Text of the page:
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passed away. We feel constrained to say, however, that some of the interpretations of the book before us look a little as if such practice were not yet entirely obsolete. Still there is very much in the work that will commend it not only to the professed interpreter, but to every pious heart. These sublime and inspired productions of the sweet Psalmist of Israel, if not all prophecies, and full in every stanza of Christ and his Church, are yet so profoundly expressive of the experiences and aspirations of the pious soul-so rich in the spirit of penitence, faith, confidence in God, and lofty adoration, as to meet the wants alike of Hebrew and of Christian worship, and render them a special treasure to the church in all ages.
OWEN'S COMMENTARIES ON THE GOSPELS.*-Dr. Owen, who has been long and favorably known among classical scholars for his editions of Xenophon, Homer, and Thucydides, has more recently directed his studies to the illustration of the New Testament. He published, some time since, the Greek text of the Acts, accompanied by a commentary, which, however, was mainly philological in its character, being designed for students of the Greek language. But his volumes, lately published, on the first three evangelists, are intended to set forth the meaning of the sacred text in a popular form, open to the comprehension of all intelligent persons. Hence, although using the various resources of critical scholarship, to determine the true interpretation of the New Testament writers, he lays aside in his notes all the apparatus of learning, and gives the results of his study in simple and intelligible English. With such views, he has thought it proper to use a fullness of statement and exposition much greater than would be necessary, or even desirable, in writing for scholars. There are, doubtless, persons unacquainted with Greek, and requiring, of course, a commentary wholly English, who would prefer a different style-one of condensed brevity, with pregnant hints and striking suggestions, at once demanding and stimulating reflection in the reader. But this is not the mental attitude of the great majority of those who desire a commentary on the New Testament; and Dr. Owen has thought it proper to adapt himself to the tastes and wants of the majority. The spirit of the work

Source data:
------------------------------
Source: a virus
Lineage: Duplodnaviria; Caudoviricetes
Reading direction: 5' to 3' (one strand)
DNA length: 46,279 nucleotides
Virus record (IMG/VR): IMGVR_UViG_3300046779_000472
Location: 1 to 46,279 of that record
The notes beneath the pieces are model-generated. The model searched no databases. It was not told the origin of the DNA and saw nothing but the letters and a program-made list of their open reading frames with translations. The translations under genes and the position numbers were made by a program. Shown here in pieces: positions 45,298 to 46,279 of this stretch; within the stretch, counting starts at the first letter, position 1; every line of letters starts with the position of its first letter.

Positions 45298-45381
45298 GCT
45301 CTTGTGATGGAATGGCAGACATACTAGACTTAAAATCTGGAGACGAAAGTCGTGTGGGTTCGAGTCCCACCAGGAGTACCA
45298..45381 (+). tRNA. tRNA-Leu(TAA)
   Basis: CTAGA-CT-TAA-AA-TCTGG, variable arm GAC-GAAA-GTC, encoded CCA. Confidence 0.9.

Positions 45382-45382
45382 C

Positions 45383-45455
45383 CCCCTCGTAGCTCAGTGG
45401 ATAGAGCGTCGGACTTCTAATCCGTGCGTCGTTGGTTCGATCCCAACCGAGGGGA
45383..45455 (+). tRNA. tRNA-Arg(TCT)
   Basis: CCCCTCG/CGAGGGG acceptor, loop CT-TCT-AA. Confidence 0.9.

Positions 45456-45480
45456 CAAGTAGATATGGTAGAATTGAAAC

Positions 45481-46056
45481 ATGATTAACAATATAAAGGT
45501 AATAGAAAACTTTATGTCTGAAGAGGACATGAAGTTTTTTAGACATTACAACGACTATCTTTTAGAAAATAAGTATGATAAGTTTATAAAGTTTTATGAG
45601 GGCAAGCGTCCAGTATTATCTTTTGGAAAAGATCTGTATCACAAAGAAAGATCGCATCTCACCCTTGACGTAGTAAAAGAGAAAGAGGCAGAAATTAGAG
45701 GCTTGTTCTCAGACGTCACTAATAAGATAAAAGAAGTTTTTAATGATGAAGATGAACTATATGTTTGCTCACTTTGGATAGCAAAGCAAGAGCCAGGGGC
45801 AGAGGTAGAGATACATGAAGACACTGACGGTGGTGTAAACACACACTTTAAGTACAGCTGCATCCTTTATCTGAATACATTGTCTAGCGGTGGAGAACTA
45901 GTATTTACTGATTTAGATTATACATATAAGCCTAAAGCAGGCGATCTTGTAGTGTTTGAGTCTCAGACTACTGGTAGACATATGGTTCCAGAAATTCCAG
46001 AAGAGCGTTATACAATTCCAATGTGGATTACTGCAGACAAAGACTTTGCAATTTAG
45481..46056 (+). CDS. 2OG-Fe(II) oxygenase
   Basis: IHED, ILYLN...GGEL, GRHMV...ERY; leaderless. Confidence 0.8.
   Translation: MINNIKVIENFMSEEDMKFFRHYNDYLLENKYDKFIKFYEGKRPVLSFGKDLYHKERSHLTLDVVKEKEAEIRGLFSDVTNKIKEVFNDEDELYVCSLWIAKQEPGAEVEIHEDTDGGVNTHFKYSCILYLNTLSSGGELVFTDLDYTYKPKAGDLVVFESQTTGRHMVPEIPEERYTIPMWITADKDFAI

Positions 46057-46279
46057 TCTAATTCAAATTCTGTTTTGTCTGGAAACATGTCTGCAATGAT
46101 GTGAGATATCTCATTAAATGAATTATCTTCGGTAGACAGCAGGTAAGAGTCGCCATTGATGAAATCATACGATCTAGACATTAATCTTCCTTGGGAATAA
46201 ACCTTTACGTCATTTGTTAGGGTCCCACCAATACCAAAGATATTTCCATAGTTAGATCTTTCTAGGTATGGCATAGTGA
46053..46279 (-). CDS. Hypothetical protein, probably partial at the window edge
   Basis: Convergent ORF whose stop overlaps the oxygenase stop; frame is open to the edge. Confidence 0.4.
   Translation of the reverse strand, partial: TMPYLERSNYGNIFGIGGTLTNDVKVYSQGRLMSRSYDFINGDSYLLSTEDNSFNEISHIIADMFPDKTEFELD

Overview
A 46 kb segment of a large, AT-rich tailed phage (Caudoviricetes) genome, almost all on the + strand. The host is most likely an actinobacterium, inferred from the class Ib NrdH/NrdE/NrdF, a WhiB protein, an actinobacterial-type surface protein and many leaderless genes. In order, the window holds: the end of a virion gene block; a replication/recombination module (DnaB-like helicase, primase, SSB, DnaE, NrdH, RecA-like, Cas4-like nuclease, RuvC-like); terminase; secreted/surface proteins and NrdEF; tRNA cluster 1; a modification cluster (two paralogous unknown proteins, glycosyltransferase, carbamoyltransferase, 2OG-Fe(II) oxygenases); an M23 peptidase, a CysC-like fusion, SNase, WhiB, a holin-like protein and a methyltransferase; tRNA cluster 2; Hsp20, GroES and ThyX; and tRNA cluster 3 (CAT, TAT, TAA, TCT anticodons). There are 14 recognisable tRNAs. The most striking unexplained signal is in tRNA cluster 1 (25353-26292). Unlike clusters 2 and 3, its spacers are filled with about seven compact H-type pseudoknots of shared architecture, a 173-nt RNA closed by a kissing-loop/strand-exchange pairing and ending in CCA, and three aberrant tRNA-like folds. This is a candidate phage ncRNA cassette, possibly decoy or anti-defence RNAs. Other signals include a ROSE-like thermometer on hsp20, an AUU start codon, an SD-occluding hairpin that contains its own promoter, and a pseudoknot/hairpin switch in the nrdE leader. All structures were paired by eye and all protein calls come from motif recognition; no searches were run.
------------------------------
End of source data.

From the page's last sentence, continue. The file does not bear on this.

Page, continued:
* A Commentary, Critical, Expository, and Practical, on the Gospels of Matthew and Mark; for the use of Ministers, Theological Students, Private Christians, Bible Classes, and Sabbath Schools. By JOHN J. OWEN, D. D. New York: Leavitt & Allen. 1857. 12mo. pp. 501. Commentary on the Gospel of Luke. By the same Author. 1859. pp. 400.
is eminently pleasing. Its author is, in a remarkable degree, fair-minded, truth-loving, and kindly in his feelings, while yet perfectly tenacious. of orthodox opinion. We cannot doubt that his exegetical works will receive a wide circulation, and will be used with pleasure and profit by multitudes of readers.